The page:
Monday, July 28, 2014

Rage Against the Latrine

Piazza Weeks

BD: "Not me."

Me: "Excuse me? It happened five seconds ago!"

Greg: "She's pregnant you know!"

BD: "It wasn't, lady."

Me: "What do you...!? I just now got out of my car and walked directly over to you as you were getting out of yours... your car over... there. You cut me off!"

BD: "Not me."

Me: "I almost plowed into you!"

Greg: "Look, she swerved not to hit you."

BD: "Nah. I was pulling out of— I wasn't— I... didn't do it."

Me: "OH MY— just... forget it. Watch out... look out where you're... BE CAREFUL... OUT THERE... DRIVING!"

I pee every hour now. I read it would happen and it has. If I don't have access to a bathroom every 60 minutes, I run the risk of rushing needlessly to the emergency room with 'broken water' in order to protect my dignity. Then I'd have to add to the lie. When I got home from my fake race to the hospital, I'd have to tell everyone it was a false alarm. Then I'd go to work and spin yarns about the possibilities of breaking water and remaining pregnant. "Two amniotic sacs. Yeah. It's rare but, no... yes... I had one put in just in case. Sure... yeah, they are expensive..."

Three times within this past week I have avoided a car accident. I know I'm a bad driving stereotype right now, but I promise, I was not the antagonist for any of these heart attacks. The first two left me strained against the seat belt after brief stream-of-conscious, foul-mouthed slurs. The perpetrators shielding his/her head as he/she continued on his/her merry way. Not even a shruggy-shouldered, scrunchy-mouth-mimed, "I'm sorry" face through the window as they passed by. Grrr. Those left me shaking and in need of the toilet sooner than anticipated.

The last near-collision happened this past weekend when a car full of the cast from The Young Ones whipped around our car to turn left into a parking lot as I was turning left into the same spot. Luckily, I swerved at the last moment - Greg and I cursing simultaneously. I headed in the opposite direction, calmly parked, noted where the clown-car stopped, pulled the keys from the ignition, turned to Greg and said, "WATCH THIS!" I stomped my fat belly right up to the driver as his gang streamed past on either side of us, husband-and-new-father-to-be following protectively at my side.  A kid stepped out of the SUV while wrestling with his shirt over his head and a lit cigarette hanging from his lips. I swear his eyes went in opposite directions after he finally figured out how to dress himself without losing a drag. He took a few steps toward us. It was at this moment I felt the warmth trigger my nether regions. My eyes momentarily matched his googly directions and I almost kept walking beyond him—bathroom first, shaming next. I fought it and squeezed.

Me: "HEY! You cut me off!"

BD: "Who...?"

What came out of my mouth after that wasn't very clear or concise and I felt myself getting more stupid as I tried to rant against his infantile, "nuh-uh" defense. But I had power. It felt good to face my anger. I was overwhelmed with what my dear friend K, calls "Mama Bear", rising inside and I stood up for my family. The confrontation lasted all of 15 seconds when Greg and I realized we may as well be arguing with the brick wall Brain Dead leaned against. We walked into the same store and heard him complaining to his friends. "You ain't dead are you? What are you whining about?" one of them passive aggressively barked as they stood near us on line. I felt the warmth again and squeezed. Nope. I'm not hiding in the bathroom now.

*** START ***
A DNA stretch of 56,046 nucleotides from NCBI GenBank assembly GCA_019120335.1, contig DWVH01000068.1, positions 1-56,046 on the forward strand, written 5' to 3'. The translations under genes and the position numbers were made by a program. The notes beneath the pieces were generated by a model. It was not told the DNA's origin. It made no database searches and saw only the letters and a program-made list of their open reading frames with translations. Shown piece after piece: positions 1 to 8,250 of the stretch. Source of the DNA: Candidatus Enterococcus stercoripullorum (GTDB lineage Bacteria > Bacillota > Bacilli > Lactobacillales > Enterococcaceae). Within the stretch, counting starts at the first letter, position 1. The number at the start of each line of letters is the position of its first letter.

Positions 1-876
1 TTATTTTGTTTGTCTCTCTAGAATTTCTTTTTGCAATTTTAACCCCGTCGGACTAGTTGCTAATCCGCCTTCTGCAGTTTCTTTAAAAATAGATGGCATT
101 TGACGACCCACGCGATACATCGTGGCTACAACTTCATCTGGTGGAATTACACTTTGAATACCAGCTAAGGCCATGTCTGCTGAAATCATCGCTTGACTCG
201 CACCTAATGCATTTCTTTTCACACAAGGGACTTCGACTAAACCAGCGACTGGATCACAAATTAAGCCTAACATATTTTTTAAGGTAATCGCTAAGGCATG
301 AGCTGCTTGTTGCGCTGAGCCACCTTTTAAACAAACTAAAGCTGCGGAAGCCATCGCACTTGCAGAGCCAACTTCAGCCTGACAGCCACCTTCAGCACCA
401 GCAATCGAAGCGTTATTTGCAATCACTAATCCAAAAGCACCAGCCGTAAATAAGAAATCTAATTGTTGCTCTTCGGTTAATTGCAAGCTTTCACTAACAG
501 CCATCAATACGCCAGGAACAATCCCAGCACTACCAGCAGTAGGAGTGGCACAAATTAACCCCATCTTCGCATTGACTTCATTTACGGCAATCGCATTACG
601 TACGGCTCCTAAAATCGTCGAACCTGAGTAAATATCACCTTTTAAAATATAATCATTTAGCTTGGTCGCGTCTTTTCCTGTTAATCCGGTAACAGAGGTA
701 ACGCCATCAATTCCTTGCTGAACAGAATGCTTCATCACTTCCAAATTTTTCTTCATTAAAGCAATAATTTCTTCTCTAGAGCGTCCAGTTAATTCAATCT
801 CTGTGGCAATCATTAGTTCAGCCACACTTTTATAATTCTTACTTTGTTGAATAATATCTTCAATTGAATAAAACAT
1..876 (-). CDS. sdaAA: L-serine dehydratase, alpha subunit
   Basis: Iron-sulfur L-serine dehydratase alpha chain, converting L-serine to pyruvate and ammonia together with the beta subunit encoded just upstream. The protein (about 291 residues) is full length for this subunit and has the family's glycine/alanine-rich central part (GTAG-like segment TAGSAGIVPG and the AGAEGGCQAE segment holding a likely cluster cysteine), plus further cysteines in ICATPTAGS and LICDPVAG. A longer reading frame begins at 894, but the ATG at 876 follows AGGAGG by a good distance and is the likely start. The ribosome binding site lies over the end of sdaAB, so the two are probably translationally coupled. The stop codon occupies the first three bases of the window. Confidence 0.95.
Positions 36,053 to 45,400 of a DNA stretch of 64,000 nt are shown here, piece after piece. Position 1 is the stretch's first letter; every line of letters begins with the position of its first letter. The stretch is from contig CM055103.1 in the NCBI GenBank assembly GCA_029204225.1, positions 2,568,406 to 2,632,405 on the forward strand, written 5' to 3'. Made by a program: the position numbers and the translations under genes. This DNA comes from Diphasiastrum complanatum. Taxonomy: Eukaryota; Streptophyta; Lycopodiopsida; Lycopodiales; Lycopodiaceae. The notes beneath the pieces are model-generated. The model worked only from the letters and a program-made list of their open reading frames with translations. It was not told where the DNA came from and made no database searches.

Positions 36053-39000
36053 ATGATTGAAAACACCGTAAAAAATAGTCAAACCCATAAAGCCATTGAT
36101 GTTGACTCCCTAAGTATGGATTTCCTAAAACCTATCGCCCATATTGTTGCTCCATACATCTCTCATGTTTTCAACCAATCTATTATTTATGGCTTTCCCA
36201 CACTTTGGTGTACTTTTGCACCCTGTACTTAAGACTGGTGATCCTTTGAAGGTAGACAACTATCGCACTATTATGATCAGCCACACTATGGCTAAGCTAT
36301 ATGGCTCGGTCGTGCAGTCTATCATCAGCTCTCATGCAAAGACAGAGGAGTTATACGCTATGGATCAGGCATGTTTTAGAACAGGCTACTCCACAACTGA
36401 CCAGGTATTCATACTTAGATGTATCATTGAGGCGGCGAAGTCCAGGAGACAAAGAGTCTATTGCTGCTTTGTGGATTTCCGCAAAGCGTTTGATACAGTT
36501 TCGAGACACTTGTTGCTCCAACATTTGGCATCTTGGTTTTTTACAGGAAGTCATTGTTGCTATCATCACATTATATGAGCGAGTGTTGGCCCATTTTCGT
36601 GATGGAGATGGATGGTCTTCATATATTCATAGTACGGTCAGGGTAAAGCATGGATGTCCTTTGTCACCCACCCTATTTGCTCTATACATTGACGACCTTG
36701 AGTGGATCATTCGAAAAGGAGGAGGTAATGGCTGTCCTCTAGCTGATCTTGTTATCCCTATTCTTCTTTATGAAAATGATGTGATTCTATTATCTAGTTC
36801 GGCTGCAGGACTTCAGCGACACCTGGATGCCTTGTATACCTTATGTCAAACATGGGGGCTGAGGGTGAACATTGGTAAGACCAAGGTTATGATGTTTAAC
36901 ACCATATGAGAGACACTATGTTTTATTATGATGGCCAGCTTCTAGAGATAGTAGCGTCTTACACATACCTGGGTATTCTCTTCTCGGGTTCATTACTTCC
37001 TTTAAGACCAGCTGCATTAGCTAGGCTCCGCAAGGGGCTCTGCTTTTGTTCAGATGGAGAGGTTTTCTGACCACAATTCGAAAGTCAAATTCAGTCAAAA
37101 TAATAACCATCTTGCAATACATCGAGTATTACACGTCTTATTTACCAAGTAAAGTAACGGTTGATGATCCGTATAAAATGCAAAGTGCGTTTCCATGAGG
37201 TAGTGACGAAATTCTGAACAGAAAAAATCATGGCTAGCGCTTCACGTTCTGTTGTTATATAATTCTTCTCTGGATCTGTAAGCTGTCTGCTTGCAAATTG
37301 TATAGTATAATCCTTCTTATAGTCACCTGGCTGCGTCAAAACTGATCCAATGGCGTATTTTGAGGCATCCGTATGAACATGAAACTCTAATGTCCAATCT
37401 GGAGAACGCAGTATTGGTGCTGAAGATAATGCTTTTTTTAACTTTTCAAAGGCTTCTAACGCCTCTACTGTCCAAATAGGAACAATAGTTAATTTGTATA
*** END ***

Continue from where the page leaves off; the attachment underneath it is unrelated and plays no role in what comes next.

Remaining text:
When we got back home I almost ran upstairs to the toilet, but I didn't. I held the urge back yet again and took the garbage down to the cellar instead. That'll show 'em.

Wednesday, July 23, 2014

Eye of the Beheld

30 Weeks

"What you rehearse is what you'll perform."

Big lesson in making theatre. You MUST take the time to rehearse and you must honor that time by rehearsing with sincerity. Otherwise, the time you set aside to rehearse is a social gathering and by opening night what you share with your audience is disconnected from the purpose. You dishonor the point if you don't take it seriously. In the grand scheme of things, is it really that important to dress up in strange clothes, recite planned narrative, and behave through carefully executed choreography in front of a group of people as if it were a spontaneous event? Maybe. Roger Ebert believed that "empathy is the most essential quality of civilization" and he thought the art of cinema was the perfect tool to communally experience compassion. I get it. Film is important, but in my life, theatre is my tool of preference. I dig the live action stuff. There is a large gap between the process of creating theatre versus film. No app for it. Theatre is increasingly more challenging to produce than film and, it, too, is an exceptional tool for teaching civilization's essential quality. I believe theatre is even more powerful than film. Especially when all of the stars align, which takes time and practice. If you're as prepared as you can be, you can make magic. Live souls in one moment riding the same wave, together. There's nothing like it. It transcends.

Since I see the world through theatre-colored glasses, I would say that I find about 90% of life pretty entertaining. I'll argue that as Buddhist behavior. I don't think cruelty, war, greed, terror, apathy, hate, fear is amusing, but I do think spending more than 10% of my time focusing on those things isn't useful. Even if you are living in the middle of them, how you choose to feel about your world is up to you. Don't mistake me for thinking this means I decide to stick my head in the sand when trouble bubbles up. I don't mean that. I think if at all possible, conflict should be dealt with head on, not ignored, and facing those fears responsibly without letting the emotions of the situation take over is key. Sometimes that is impossible, since we're human and all, but if you practice laughing every time you're cut off in traffic on your commute through the daily circus, maybe you'll be more serene when you find out your spouse needs an operation to save his life. Maybe. Rehearsal is important.